United States Representative Kristi Noem is working to pass a bill that would require online sellers to collect sales tax. Noem said she received a commitment from President Donald Trump in a recent meeting that also included Vice President Mike Pence, Treasury Secretary Steven Mnuchin, and other White House staffers.
Noem's opponent in this year's South Dakota gubernatorial race, Attorney General Marty Jackley, is hoping to achieve the same goal, but he wants to accomplish the task by seeking a U.S. Supreme Court decision. The candidate that successfully accomplishes the task will receive credit for bringing back millions of dollars in lost revenue for state and city governments. The blame could fall on them both though, if they fail to deliver on the task.
South Dakota uses sales tax to fund a large amount of the state government's budget, but the state has lost a lot of money due to the shift towards online sales. The state is unsure of exactly how much money has been lost annually due to online sellers that are based outside of the state, but the Governor gave an estimated figure of $50 million.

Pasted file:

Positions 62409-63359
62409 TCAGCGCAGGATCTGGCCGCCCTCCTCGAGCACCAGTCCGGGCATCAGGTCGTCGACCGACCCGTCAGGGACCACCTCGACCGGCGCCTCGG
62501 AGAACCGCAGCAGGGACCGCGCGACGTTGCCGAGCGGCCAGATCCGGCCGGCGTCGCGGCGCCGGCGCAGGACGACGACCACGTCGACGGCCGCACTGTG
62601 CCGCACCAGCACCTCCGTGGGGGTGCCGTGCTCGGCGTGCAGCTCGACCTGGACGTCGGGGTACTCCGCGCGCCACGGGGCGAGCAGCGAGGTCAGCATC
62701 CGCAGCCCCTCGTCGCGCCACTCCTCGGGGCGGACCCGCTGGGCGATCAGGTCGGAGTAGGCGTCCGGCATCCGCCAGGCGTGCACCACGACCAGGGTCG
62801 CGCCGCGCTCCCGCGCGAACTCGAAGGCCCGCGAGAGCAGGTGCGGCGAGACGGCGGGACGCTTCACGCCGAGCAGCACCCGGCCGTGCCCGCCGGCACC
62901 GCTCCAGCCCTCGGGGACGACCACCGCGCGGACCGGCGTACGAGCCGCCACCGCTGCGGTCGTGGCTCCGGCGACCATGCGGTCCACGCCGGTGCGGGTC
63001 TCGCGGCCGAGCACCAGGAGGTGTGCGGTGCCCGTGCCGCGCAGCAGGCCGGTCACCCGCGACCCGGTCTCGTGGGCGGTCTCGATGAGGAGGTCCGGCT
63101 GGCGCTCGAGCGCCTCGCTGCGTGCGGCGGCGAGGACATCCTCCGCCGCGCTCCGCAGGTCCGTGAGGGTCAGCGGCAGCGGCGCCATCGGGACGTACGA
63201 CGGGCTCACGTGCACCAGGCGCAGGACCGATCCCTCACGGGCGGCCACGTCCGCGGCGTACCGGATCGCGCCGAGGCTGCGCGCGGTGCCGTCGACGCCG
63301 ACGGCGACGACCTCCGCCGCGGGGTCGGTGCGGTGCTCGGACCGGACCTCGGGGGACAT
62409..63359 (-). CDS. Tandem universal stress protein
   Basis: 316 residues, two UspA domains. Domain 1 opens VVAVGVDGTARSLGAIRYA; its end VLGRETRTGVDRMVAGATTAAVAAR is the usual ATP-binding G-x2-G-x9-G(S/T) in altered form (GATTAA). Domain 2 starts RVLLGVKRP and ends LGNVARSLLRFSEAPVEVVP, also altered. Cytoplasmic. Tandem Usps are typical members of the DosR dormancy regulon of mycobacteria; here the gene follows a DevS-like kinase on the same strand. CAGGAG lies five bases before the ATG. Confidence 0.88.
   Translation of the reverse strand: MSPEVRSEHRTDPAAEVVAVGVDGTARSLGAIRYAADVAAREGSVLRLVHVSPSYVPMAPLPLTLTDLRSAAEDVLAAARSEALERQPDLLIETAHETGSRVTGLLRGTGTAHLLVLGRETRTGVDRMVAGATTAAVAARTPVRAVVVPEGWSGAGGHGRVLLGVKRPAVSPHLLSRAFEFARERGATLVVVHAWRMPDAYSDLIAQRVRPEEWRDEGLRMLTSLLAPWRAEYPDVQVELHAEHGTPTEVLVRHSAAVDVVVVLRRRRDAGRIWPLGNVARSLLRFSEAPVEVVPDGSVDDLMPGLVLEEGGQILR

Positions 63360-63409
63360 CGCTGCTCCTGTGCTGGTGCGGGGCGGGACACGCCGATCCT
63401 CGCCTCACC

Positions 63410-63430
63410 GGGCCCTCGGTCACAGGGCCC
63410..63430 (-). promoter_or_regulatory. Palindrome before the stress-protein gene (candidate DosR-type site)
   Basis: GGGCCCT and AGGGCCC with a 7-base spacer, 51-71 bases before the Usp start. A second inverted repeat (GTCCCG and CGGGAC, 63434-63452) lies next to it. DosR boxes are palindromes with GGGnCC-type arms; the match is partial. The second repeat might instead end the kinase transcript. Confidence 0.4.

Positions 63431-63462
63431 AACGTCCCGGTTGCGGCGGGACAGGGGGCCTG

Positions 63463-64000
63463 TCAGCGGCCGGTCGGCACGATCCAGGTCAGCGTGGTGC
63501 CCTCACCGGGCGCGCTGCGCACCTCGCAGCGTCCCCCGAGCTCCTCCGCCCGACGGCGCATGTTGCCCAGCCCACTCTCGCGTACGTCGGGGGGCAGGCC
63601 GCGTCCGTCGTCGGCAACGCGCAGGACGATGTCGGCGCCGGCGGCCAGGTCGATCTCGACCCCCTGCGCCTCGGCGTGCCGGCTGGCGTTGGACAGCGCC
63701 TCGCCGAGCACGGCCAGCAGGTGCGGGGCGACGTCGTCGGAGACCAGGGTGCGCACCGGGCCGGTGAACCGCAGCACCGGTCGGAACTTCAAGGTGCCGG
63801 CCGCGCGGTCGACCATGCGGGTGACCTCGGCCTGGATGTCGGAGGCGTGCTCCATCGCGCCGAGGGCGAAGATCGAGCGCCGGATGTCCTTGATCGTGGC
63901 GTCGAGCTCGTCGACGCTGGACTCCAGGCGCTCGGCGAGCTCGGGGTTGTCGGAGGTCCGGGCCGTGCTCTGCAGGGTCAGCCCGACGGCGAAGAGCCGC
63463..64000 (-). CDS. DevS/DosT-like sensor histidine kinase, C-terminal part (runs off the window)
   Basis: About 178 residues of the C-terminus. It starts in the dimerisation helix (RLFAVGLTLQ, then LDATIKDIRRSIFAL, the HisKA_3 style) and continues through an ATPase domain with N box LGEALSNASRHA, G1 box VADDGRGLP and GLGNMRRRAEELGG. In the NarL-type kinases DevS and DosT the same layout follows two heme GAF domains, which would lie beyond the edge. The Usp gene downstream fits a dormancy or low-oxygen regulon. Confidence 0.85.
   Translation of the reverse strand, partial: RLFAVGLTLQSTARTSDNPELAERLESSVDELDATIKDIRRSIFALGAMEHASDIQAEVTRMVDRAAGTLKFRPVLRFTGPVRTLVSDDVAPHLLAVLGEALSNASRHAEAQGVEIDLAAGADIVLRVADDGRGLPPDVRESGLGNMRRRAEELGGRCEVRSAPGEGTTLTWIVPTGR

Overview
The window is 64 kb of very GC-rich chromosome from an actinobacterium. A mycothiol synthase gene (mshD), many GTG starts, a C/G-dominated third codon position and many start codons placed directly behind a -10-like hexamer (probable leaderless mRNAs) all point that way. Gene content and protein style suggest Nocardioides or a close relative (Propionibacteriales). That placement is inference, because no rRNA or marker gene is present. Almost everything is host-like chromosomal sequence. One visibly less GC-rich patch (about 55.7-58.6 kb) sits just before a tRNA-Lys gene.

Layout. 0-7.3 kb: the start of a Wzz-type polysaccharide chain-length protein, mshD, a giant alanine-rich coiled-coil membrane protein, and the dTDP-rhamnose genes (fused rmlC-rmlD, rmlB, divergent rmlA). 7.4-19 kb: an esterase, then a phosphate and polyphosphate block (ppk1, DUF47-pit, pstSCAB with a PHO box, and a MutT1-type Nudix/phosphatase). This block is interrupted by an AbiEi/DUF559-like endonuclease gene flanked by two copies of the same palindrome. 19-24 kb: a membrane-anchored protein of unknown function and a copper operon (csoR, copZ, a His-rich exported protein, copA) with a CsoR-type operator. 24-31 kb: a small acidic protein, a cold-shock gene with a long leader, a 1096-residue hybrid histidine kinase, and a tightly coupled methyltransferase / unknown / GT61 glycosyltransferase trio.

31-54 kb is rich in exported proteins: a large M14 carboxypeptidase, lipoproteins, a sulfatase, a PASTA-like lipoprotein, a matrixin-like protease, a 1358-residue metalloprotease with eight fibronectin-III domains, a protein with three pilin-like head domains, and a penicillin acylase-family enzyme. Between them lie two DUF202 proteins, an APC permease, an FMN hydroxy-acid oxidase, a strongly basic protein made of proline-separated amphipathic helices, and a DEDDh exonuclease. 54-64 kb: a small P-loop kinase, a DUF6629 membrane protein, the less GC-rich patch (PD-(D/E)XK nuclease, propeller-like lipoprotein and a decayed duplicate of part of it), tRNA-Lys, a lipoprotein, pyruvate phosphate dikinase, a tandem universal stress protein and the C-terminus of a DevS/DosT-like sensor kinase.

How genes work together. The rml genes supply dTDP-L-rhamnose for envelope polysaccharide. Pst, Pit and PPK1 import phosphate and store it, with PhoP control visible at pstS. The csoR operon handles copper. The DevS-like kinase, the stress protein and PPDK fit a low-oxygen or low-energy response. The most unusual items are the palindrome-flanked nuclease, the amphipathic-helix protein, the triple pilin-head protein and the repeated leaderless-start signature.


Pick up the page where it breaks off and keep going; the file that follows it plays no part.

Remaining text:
Noem hopes her bill, H.R. 2193, the Remote Transactions Parity Act of 2017, passes before the Supreme Court decides to tackle the issue. (A similar bill, the Remote Transactions Parity Act of 2015 was previously introduced but garnered little traction.) She believes that the Supreme Court looking at the issue will stall her bill and delay it for months. Jackley welcomes Noem's efforts to solve the major problem, but he will attempt to solve the issue in the courts.Jackley said he will know as early as next week if the Supreme Court will decide to take the sales-tax court case, and he hopes he will be able to argue the case and try to receive a decision by summer. South Dakota Governor, Dennis Daugaard, supports any solution that makes sellers from out of state collect sales tax. The governor doesn't care if Congress or the Supreme Court solves the issue, he just wants to see the problem fixed.